Your HVAC System’s Most Critical Components
Your heating, ventilation, and air conditioning (HVAC) system is made up of many different parts. You may have heard of some of them, while others may be a mystery to you. Understanding how the most important HVAC components work will help you identify when your HVAC system has a problem. Below are the most critical components of your system and how they operate within it.
These are the HVAC parts you may be most familiar with. They are built into the building and connected to the HVAC system, and they are at least somewhat visible. These components carry the heated or cooled air between the system and the building’s rooms and hallways.
The thermostat is usually your system’s most visible component, and it is wired directly to your HVAC system. It has temperature sensors that turn on the heater or air conditioner based on the conditions in the building, room, or zone it heats or cools. You can install a programmable thermostat that allows you to set its temperatures in advance or control it manually.
Additionally, you can use your thermostat to make your system more energy efficient. When you leave the building, lower the temperature only a few degrees in winter and raise it a couple of degrees in summer. This will reduce the amount of energy your HVAC system consumes when no one is using it. You can use remote thermostat controls to adjust the temperature back to its normal settings before you return.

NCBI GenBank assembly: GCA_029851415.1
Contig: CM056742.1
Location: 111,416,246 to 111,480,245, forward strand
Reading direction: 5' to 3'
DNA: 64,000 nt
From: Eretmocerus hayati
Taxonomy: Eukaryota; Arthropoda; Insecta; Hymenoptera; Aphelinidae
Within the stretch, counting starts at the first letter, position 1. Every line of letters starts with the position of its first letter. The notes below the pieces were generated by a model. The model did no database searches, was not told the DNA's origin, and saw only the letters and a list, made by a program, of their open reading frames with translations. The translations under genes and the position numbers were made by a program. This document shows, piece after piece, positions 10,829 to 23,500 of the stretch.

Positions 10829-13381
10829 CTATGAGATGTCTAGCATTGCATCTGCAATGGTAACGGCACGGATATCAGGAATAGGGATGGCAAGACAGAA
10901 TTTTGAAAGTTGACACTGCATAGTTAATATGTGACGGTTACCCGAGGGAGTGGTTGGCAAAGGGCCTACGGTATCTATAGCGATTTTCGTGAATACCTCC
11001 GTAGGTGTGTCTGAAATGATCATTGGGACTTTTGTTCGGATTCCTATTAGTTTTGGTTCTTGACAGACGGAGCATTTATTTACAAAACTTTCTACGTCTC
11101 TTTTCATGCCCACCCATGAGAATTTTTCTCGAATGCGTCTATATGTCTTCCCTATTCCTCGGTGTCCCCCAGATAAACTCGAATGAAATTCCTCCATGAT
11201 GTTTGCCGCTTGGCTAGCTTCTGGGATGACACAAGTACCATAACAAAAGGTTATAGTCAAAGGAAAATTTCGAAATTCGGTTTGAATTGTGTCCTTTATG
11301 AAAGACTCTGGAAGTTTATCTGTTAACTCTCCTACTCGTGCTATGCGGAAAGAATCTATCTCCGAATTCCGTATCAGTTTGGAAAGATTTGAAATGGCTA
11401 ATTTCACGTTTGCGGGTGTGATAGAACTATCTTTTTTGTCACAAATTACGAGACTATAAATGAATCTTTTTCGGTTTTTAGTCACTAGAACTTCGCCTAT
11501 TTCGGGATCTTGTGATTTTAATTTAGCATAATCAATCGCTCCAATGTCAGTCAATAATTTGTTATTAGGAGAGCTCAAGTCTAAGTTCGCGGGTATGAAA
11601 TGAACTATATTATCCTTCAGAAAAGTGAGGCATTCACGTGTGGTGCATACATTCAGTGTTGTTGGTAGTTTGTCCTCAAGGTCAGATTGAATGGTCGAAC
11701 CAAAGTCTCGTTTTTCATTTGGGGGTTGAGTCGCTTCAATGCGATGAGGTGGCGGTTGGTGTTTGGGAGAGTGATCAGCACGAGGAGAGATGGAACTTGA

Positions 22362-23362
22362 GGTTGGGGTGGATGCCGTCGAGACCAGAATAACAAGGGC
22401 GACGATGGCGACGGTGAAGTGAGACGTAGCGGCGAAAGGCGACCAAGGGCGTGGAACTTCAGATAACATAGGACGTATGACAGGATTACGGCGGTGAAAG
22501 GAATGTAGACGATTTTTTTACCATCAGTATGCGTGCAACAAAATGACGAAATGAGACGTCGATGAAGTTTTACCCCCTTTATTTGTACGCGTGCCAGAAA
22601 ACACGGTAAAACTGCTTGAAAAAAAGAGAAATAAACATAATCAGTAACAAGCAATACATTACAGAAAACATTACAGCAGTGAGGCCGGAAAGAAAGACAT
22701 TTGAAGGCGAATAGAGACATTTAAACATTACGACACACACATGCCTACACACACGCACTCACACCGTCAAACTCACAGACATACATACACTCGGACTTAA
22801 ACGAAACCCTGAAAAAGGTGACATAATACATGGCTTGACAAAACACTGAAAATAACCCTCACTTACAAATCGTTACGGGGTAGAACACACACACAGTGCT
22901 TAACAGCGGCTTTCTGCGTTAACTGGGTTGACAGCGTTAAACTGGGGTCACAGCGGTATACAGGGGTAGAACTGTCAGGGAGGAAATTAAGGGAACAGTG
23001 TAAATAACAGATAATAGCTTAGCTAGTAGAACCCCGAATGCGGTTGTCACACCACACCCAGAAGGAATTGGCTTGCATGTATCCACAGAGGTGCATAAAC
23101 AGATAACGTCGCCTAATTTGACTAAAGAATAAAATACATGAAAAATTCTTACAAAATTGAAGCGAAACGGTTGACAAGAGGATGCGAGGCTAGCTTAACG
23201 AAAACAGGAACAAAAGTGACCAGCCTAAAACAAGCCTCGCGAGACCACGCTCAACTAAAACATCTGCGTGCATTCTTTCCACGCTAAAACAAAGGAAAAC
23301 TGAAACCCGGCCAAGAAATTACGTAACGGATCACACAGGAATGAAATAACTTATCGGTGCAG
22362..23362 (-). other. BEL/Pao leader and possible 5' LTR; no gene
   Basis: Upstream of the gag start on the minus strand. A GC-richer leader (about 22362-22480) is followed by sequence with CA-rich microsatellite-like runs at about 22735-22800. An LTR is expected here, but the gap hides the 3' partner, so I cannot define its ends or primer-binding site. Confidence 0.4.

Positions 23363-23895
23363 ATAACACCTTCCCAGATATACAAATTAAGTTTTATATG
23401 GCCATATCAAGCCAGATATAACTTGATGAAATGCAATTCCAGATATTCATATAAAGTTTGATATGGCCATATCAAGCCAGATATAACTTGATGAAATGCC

Your building’s ductwork is the system of ducts that connect back to your HVAC unit or system. It carries the warm or cool air from the system out to the rest of the building. Ducts are often made of steel, but they can also be made from other materials, including fabric, fiberglass, polyurethane, and aluminum.
Registers, Grilles, & Diffusers
Registers, grilles, and diffusers are where the ductwork system meets a room or hallway. They can be round, square, or rectangular and are covered with angled slats that can be closed manually or controlled to change the airflow to a particular room. Registers, grilles, and diffusers can be made of temperature-safe metal, wood, or plastic.
These are the HVAC system components you often cannot see, but that are critical for heating and cooling air within the system. Without these parts, the ducts and vents have nothing to carry to the rest of the building.
Condenser Coil and Compressor
The condenser coil and compressor are the parts of your air conditioner or heat pump that move and condense refrigerant to cool the building and release heat outside. A fan blows over the coil while the compressor pumps the refrigerant to release the captured heat more quickly. After the refrigerant is cooled and condensed, it travels through the refrigerant lines. These components are typically part of your HVAC system’s condensing unit, which is usually outside the building.
You can maintain your condensing unit by annually clearing debris away from it and cleaning it off with a hose, or more often if necessary.